While my article about arranging your family papers in the winter edition of American Ancestors was meant to provide readers with the sense that they could preserve their collections on their own, I thought it would be helpful to go back and provide information that had to be removed from earlier drafts, beginning with defining some of the archival terms that I used.
The first word that I use is “record/s.” As genealogists, we are used to identifying a record by the purpose for which it was created, such as vital records or census records. The Society of American Archivists (SAA) lists multiple definitions of what an archival record is, but the basic definition that applies to family papers is: Data or information in a fixed form that is created or received in the course of individual or institutional activity and set aside (preserved) as evidence of that activity for future reference. Even if something is considered a record, it is OK to remove copies from your collection if there are extras that do not add “value” to the overall collection. For example, if you have multiple copies of newspaper clippings, without annotations, you could remove the extra copies.
When talking about archival collections, the creator is the person or group who created the group of records and used them…
The second definition that I felt should be included was “creator.” When talking about archival collections, the creator is the person or group who created the group of records and used them, not the person who created the individual items. If you were to arrange your great-grandmother’s correspondence, the material would not be separated into individual collections based on the authors because they were not the people who accumulated and used the letters. (You could use the authors of the letters to create the series, though.)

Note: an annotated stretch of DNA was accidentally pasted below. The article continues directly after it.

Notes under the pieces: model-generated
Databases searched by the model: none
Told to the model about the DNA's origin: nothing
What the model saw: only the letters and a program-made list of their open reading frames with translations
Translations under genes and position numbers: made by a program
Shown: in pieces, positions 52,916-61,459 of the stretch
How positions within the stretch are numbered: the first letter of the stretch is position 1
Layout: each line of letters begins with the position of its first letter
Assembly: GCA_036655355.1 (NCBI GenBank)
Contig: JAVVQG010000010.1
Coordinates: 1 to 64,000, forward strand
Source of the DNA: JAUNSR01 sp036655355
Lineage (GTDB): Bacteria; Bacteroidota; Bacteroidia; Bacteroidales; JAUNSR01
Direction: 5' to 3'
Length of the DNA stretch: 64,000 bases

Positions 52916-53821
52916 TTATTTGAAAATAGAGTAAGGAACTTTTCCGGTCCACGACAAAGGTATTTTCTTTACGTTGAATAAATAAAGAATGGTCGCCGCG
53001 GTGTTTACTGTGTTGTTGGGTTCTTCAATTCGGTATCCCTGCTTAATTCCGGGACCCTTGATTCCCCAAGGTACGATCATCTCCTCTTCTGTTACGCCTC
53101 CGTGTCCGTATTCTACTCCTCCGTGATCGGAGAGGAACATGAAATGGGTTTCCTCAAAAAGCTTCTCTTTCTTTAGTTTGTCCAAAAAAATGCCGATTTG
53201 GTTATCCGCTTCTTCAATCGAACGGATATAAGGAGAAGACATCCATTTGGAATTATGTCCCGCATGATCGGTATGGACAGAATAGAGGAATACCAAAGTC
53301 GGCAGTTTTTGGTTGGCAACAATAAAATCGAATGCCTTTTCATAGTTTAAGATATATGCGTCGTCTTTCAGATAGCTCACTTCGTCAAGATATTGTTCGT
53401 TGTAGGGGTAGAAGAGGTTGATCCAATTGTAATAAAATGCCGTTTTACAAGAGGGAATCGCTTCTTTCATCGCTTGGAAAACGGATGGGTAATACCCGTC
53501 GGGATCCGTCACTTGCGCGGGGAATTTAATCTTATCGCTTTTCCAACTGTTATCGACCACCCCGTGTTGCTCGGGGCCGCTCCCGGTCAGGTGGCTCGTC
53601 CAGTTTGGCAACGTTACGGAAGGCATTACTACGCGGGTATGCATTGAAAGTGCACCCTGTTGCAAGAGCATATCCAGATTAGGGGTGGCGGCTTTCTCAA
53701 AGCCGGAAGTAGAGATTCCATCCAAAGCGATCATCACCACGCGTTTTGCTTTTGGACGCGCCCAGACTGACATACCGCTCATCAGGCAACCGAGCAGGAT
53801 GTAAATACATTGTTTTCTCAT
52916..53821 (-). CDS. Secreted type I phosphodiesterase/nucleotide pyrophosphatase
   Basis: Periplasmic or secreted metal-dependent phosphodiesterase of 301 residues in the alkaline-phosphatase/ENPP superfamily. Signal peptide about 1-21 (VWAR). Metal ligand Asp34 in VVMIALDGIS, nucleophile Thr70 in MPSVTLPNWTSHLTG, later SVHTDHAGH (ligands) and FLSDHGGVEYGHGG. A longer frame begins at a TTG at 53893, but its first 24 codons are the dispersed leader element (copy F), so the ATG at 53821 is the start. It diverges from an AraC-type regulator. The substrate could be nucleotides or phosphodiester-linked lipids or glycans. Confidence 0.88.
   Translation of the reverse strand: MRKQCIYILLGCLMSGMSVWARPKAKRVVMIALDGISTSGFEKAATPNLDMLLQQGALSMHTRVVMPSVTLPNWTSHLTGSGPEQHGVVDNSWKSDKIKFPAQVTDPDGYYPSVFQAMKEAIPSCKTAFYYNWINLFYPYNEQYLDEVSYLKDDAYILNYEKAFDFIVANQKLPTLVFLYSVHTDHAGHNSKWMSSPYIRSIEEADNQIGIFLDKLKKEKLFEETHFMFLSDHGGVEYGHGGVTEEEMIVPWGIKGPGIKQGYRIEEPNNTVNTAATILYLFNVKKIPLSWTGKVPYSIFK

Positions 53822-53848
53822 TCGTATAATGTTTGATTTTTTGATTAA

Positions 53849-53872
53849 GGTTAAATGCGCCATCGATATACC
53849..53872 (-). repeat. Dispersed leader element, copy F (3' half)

The name of the creator or creators play an important role in giving a collection its name, and if you wanted to give your collection a title that conforms to the SAA standard then you should examine section 2.3 of Describing Archives: A Content Standard, Second Edition, with particular attention to sections 2.3.10 through 2.3.15 for family papers.
The last archival term that I wanted to define was “series.” The SAA defines that term as A group of similar records that are arranged according to a filing system and that are related as the result of being created, received, or used in the same activity; a file group; a record series. The Bacon family papers I mentioned in my article contained many documents from a small group of family members and warranted the creation of additional series (known as sub-series) to describe each family member’s records. But that is not always the case: I recently worked on a family archive package that had material created by many different family members, but I did not need to create sub-series because they might have contained just one item.
In my next blog post, I will go into more detail on how I begin organizing a collection and elaborate on creating series and sub-series for your collection.
2 thoughts on “Arranging your family papers”
I appreciate all the help. I have documents and photos from the previous three generations of Monroe’s who came west. It is a daunting task.
After many false starts, I now do family group sheets for each family in my direct line and store them, along with any other documentary materials, clippings, and photos, on my computer in files for each direct line couple in each generation, with subfolders under the appropriate couple for adult children not in my direct line. I also have stored a series of 5 generation charts of my direct line to give a snapshot view. These files are backed up with every change to an external hard drive, and with every few changes to 2 flash drives. Printed copies and original photos are stored in archival folders in archival boxes by famil group and main ancestral lines. Once a year I send a copy of everything I have done to date on a flash drive to my siblings and my children for their records. This way I hope that the work will be kept by someone in the family after I am gone or sent off to one or more genealogical societies for more permanent safekeeping.